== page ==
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Purim in Wartime: Bucharest celebration brings haunting past into present

BUCHAREST — It was fitting, somehow, that on Purim, the holiday where up is down and down is up, the only Ukrainian refugee I could find among the 200 people attending Wednesday night’s megillah reading at the Choral Temple in Romania’s capital was a Moroccan Jew from Marakkesh.

Zakaria Maarif, who is 23, spent the last three years traveling around Ukraine on a kind of self-exploration journey. During some of that time, Maarif said, he had studied Talmud in Uman, the famed final resting place of Reb Nachman of Braslav, whose grave has become a place of sacred pilgrimage. But mostly he lived in an apartment near Kyiv’s Central Synagogue.

Thus it was Maarif’s good luck to be among the first people to secure safe passage out of Ukraine when Russian bombs started assaulting the country on Feb. 24. Rabbi Moshe Azman, spiritual leader of the Central Synagogue, started immediately to requisition buses, hire drivers, work out routes and make arrangements to ensure there would be someone to meet the refugees when they arrived on the other side.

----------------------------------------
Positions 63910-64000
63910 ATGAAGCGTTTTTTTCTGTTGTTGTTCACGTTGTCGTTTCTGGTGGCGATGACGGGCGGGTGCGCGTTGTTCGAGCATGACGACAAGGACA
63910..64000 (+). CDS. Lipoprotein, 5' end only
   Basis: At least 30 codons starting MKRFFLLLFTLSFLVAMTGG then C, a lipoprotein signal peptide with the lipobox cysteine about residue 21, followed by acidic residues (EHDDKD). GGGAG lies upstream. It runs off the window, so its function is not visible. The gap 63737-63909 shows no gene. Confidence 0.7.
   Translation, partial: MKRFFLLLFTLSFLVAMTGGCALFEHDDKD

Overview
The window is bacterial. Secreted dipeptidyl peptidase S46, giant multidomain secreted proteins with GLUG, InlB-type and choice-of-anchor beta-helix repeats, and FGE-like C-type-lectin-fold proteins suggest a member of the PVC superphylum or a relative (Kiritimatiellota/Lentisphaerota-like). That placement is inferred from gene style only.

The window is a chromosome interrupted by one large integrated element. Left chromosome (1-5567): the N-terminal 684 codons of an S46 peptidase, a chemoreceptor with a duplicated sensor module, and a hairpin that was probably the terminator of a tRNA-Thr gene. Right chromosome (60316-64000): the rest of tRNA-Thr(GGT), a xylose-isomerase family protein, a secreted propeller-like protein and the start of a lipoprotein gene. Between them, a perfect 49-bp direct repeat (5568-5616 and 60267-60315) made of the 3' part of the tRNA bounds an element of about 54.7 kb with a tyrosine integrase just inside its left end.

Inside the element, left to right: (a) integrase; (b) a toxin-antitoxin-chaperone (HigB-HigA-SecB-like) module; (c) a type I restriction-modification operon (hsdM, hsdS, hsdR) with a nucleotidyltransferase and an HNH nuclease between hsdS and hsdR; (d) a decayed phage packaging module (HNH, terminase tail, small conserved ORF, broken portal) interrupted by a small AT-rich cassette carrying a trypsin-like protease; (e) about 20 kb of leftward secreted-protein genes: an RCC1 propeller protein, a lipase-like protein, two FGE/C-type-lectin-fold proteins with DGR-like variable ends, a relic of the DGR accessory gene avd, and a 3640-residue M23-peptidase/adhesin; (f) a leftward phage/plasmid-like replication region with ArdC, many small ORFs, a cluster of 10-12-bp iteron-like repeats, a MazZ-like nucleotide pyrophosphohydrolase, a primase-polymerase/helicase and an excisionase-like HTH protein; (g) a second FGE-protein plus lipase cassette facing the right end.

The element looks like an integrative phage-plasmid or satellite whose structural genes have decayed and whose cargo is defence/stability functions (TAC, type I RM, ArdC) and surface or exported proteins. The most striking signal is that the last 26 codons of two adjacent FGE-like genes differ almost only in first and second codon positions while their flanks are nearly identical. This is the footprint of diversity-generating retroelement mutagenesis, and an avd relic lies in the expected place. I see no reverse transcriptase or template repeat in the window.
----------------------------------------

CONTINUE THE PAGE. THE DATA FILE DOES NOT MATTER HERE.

“I heard about how the Jewish community wanted to help people flee, and signed up,” Maarif said.

Maarif, a Moroccan-Jewish refugee from Ukraine.

Maarif, a Moroccan-Jewish refugee from Ukraine. By Larry Cohler-Esses

The journey from the synagogue in Kyiv to this one in Bucharest was anything but direct. Refugees exited Ukraine to Moldova, a trip Maarif described as “a bit rough.” But he said that Azman had arranged with his Chabad colleagues in Moldova’s capital of Chisinau—also known as Kishinev, site of notorious anti-Jewish pogroms in 1903 and 1905—to provide the refugees places to stay.

Those ready to make aliyah went from Chisinau to Iasi, Romania, site of one of Europe’s oldest functioning synagogues and newly transformed into a major staging point for the Jewish Agency. Others were flown to Cyprus, where they were hosted by Chabad while plotting their next steps.

Maarif, having fled Kyiv so abruptly that he neglected to bring his passport, was unable to get an Israeli visa. Which is how, stranded in Bucharest while waiting for a replacement passport, he ended up in the pews of the recently-refurbished Choral Temple for a slate of Vaudeville-style Purim performances.